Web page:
A review in Computer Gaming World described the game as "well worth the wait," citing the improved graphics and storyline of the game. Minor criticisms were directed at flaws in the documentation and combat system. Compute! called Ultima V "a tour de force in the realm of computer role-playing ... but it doesn't match the elegance of Ultima IV". The game was reviewed in 1988 in Dragon #137 by Hartley, Patricia, and Kirk Lesser in "The Role of Computers" column. The reviewers gave the game 5 out of 5 stars.
In 1990 the game received the eighth-highest number of votes in a survey of Computer Gaming World readers' "All-Time Favorites". The game was ranked the 18th best game of all time by Amiga Power in 1991.
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- Ferrell, Keith (January 1989). "Dungeon Delving with Richard Garriott". Compute!. p. 16. Retrieved 10 November 2013.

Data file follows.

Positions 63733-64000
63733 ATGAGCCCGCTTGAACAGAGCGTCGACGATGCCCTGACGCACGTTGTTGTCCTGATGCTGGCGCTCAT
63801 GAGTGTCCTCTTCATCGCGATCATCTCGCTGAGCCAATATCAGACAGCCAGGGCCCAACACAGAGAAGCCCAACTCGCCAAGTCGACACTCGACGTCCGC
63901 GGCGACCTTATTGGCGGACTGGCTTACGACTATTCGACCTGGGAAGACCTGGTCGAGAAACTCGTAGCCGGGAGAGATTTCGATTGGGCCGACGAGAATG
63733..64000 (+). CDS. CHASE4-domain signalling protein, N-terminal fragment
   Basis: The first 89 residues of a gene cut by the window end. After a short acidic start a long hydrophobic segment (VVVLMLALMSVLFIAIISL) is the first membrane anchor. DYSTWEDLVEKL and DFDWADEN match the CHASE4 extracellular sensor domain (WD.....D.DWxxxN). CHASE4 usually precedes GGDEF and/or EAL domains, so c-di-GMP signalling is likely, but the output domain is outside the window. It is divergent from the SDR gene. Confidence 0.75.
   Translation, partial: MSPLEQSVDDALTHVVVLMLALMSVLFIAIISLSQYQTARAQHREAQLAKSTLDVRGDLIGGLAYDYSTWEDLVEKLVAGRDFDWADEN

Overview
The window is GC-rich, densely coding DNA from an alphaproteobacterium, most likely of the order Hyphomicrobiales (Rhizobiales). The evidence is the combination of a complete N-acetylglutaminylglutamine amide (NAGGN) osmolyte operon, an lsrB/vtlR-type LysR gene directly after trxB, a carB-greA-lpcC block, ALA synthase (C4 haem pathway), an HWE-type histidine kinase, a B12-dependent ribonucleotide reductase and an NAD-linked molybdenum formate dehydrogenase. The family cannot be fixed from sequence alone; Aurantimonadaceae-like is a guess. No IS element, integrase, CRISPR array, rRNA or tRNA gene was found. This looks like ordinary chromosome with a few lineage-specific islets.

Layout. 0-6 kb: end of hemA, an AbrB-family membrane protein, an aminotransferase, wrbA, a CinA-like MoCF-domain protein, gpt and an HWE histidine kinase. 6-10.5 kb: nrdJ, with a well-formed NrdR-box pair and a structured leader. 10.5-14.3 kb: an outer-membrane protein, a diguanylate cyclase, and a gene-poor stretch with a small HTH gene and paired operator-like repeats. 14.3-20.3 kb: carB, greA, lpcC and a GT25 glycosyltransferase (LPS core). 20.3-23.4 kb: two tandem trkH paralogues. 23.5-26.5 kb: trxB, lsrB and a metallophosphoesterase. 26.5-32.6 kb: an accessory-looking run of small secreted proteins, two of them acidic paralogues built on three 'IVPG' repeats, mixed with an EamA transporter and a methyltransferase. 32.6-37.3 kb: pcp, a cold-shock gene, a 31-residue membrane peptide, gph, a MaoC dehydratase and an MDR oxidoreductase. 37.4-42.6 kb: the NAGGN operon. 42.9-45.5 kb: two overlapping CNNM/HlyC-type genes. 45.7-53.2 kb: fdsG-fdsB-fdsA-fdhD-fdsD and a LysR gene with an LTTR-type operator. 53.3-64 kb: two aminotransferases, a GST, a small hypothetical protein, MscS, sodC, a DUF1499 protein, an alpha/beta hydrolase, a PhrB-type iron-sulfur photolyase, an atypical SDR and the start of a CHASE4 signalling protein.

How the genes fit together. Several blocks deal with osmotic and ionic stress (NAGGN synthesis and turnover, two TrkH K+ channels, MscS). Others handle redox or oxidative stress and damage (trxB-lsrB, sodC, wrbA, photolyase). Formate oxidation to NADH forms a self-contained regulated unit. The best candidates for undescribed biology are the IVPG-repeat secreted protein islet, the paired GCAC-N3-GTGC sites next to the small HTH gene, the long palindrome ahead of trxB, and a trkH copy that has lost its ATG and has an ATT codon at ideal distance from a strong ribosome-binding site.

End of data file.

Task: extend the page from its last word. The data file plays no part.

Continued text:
- Scorpia (May 1988), "Ultima V: Becoming a "Warrior of Destiny"", Computer Gaming World: 12–15, 54
- Addams, Shay (September 1988). "Ultima V: Warriors of Destiny". Compute!. p. 68. Retrieved 10 November 2013.
- Lesser, Hartley; Lesser, Patricia; Lesser, Kirk (September 1988), "The Role of Computers", Dragon (137): 88–93.
- "CGW Readers Select All-Time Favorites". Computer Gaming World. January 1990. p. 64. Retrieved 15 November 2013.
- Amiga Power magazine issue 0, Future Publishing, May 1991